Do You Make THIS Mistake?

hatching egg
Photo by Grendel Khan

   Are you the kind of person with hundreds of great ideas but you rarely do anything about them? 

Well then, your ideas may be as worthless as rotten eggs.That’s mean, isn’t it? To tell someone their ideas are worthless is pretty cruel. 

But you know what? It’s true, well sort of anyway. 

I can’t count how many times a day brilliant (or so I think) ideas pop into my head. All these ideas for making my life easier, ideas about inventions that should be made, ideas about a better way to make peanut butter and jelly sandwiches without ever getting one in the others’ jar… you know, important stuff.

 Anyway, if you know anything about me at all you know I’m a daydreamer, therefore at any given moment I have about half a dozen ideas floating around in my already overcrowded brain. 

Here’s the problem – unless I make a plan and put these ideas into action, they’re basically worthless. If, however, I take one of these ideas and foster it, allow it to grow into something bigger then perhaps it will have some value. 

   When I was really young we used to hatch and raise chickens. We had the whole set up – incubator with temperature control, an egg candler (a light to see inside the egg), etc.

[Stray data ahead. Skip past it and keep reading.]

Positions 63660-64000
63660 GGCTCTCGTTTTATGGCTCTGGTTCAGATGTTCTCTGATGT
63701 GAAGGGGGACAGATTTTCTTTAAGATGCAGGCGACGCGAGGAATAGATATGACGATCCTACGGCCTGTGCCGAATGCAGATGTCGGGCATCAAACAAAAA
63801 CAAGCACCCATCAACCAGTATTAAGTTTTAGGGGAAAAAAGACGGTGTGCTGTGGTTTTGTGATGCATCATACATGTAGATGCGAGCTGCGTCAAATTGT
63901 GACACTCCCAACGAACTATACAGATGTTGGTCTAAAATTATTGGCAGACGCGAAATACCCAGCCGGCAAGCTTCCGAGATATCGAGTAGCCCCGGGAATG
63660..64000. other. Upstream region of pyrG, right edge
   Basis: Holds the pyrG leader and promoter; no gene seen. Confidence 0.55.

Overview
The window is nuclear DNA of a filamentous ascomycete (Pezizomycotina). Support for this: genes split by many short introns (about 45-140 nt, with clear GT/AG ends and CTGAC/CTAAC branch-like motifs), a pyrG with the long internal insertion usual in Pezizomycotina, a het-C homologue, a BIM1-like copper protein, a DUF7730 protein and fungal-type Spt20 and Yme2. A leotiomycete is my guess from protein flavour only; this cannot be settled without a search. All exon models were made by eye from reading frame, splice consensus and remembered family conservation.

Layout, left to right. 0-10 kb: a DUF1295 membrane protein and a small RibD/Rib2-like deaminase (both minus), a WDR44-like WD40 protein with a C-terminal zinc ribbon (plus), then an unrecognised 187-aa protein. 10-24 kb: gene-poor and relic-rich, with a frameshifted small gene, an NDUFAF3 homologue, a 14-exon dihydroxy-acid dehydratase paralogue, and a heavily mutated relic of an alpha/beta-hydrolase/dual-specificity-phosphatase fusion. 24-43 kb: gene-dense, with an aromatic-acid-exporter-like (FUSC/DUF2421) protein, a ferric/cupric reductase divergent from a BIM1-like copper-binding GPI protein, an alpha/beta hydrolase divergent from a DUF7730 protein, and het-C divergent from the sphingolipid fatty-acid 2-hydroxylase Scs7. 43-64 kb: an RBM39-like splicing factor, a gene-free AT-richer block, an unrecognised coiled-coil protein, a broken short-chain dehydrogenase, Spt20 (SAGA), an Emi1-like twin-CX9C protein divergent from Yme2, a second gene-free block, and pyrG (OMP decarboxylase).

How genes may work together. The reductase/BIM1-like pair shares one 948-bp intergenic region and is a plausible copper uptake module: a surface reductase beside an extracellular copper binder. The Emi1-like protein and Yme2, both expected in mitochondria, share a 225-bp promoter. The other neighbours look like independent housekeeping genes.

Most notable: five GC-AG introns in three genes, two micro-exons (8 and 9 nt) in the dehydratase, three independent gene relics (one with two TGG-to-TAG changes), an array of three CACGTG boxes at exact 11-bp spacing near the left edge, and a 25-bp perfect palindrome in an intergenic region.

We would take the eggs and wipe them with a dry cloth then place them in the warmth of the incubator. We would place an X and O on each end of an egg to make sure they had been turned and we would make sure to turn them several times a day. 

Every now and then we would use a light to look inside the egg and see the progress. We would just wait and watch and wait as the chick would grow inside the egg. 

After what seemed like an eternity, we would see a tiny crack and the chick would work its way out. The whole process takes a few weeks (seems longer) but is very rewarding. 

   I know, you’re asking “Where on Earth are you going with this and why do I care about your chickens?” 

   Here’s why you care: Ideas are like hatching eggs. You have to tend to them patiently, foster them, keep them warm, and every now and then examine them from the inside out to see from every angle how this idea in progress is changing and what it might become.

 Eventually, after we spend some time letting our idea develop, we can clean it up and set it free into the world. Oh, we won't entirely let it fend for itself, but if it's a good one we can, for the most part just sit back, let it find its wings and fly. (Yeah, I know chickens don't really "fly" so slightly bad comparison but that's not the point).

   If none of that makes sense, what I’m really trying to say (just taking a long time to get to it) is we need to nurture our ideas before putting them into action (or before giving up on them entirely). 

Some ideas might take a little longer than others to grow into something more. You know, the best things in life sometimes take a while to become the best things - like wine, cheese, fruitcake… well, maybe not fruitcake.  

Anyway, the point is you can have the most amazing ideas in the world but if you don’t nurture them and allow them to grow, well, in time all you’re left with is a bunch of rotten eggs. So yeah, they’re pretty much worthless.

 Have you been letting your eggs rot?

No comments:

Post a Comment